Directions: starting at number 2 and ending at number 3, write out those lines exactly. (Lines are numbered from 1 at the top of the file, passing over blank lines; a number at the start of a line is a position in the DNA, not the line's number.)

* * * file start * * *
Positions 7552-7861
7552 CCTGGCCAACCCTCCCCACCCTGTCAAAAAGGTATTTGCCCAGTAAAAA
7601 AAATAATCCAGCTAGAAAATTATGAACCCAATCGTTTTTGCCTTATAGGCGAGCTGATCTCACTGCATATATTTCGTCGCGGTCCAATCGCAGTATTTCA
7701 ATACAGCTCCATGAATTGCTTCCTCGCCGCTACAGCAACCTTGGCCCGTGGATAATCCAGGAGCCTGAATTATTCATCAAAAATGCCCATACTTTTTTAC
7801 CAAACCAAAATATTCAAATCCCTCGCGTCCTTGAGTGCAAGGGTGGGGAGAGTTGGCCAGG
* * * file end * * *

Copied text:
7552 CCTGGCCAACCCTCCCCACCCTGTCAAAAAGGTATTTGCCCAGTAAAAA
7601 AAATAATCCAGCTAGAAAATTATGAACCCAATCGTTTTTGCCTTATAGGCGAGCTGATCTCACTGCATATATTTCGTCGCGGTCCAATCGCAGTATTTCA